This means that while social media isn’t always the cause of communication problems, these same channels are causing communication challenges and for many creating bad communication habits that are spreading beyond these online platforms.
The problems with communication on social media platforms don’t solely belong to these platforms, but some of the biggest communication mistakes are easily repeated there. Some of the biggest examples are:
- Forgetting about the audience. It is easy to make a statement on a social channel, and not thinking about the audience – because the audience could be large and quite vague. While plenty of people makes statements in real face to face communications, it is harder to ignore the audience completely when you can see them in front of you. Effective communication always takes the audience into account.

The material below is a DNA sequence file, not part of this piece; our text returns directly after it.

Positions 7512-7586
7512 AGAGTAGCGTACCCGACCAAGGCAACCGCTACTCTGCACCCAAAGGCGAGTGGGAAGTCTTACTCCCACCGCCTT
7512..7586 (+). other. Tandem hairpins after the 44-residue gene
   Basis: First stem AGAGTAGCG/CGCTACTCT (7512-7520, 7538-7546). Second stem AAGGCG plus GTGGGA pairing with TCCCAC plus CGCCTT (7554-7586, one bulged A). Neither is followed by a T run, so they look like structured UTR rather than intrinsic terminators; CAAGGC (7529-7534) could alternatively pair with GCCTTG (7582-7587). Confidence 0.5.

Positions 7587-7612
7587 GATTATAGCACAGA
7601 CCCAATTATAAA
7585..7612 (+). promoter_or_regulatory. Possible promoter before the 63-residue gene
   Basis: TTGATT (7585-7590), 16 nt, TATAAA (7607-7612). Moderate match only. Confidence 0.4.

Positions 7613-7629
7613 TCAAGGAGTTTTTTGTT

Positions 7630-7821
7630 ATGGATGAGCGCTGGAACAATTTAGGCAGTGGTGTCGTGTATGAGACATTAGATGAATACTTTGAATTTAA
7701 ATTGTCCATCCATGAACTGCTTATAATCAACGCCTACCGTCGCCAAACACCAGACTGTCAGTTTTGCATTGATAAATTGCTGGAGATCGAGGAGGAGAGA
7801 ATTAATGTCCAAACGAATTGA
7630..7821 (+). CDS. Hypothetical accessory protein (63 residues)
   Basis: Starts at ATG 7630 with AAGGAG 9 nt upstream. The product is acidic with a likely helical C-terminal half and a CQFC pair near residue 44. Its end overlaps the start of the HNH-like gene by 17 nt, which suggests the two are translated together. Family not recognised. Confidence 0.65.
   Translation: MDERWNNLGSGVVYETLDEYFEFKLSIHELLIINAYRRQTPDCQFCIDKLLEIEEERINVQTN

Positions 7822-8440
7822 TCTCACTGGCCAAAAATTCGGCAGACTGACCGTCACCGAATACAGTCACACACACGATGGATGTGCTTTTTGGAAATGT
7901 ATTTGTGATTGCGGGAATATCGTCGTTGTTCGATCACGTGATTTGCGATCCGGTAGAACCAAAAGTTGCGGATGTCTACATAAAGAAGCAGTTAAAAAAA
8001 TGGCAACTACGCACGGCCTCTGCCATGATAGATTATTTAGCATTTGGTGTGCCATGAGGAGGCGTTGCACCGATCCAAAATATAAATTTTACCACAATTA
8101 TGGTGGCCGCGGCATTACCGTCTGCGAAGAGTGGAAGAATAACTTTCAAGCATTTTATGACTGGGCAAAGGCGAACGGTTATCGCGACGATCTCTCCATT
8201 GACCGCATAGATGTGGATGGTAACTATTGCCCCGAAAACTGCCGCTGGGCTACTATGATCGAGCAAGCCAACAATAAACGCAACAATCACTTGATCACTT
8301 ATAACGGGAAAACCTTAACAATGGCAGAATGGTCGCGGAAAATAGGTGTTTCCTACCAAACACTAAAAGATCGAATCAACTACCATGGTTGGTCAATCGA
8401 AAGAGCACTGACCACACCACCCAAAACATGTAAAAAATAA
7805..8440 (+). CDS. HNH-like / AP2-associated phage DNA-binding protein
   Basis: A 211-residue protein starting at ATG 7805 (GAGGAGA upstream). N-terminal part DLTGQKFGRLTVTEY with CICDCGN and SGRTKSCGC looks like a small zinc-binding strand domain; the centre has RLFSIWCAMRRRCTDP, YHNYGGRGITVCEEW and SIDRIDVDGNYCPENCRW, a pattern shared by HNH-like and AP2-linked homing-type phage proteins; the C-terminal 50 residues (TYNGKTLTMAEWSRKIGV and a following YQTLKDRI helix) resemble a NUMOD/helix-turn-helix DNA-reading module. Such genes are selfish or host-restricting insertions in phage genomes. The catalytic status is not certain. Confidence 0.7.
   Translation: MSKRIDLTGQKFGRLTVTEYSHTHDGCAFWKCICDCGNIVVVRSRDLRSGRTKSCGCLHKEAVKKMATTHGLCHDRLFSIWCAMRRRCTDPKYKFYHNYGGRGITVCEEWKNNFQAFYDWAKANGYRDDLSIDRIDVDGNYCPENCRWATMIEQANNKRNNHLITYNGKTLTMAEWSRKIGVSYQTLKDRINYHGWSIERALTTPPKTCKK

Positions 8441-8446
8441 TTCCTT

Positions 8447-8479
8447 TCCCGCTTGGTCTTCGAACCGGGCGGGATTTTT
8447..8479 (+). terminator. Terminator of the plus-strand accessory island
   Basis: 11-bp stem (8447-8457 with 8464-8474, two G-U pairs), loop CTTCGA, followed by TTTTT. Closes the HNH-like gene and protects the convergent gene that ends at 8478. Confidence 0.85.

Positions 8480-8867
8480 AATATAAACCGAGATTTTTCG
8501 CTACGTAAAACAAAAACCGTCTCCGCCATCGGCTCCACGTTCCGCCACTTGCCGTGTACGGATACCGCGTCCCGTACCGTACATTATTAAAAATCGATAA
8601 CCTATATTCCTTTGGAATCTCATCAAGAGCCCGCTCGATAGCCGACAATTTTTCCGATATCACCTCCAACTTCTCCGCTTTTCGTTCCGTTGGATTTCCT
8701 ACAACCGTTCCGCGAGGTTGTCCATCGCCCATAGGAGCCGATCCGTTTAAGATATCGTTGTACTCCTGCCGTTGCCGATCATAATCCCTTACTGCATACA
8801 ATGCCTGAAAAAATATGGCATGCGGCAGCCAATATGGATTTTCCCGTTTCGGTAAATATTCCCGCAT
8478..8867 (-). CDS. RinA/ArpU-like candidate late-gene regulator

- Focusing completely on sending your message. Sending messages on social platforms is easy – type it out, and hit send. But sending messages is just the first part of effective communication. Again, we all can be guilty of this in other communication settings (e.g. “I sent them the email…”), but the immediate and personal repercussions in a social channel are less and less personal typically, so the focus on sending can be heightened.
- Confusing venting with successful communication. We all have a need to vent sometimes – communicating through a challenge or frustration can be helpful for us. But the personal need for venting seldom has a positive connection to effective communication. Go for a walk and talk it out. Vent to a willing friend. I don’t know about you but I have seen many things posted on social channels that lead me to wonder why they were posted. Maybe the sender felt better – but there was no chance of effective communication with anyone else as a result.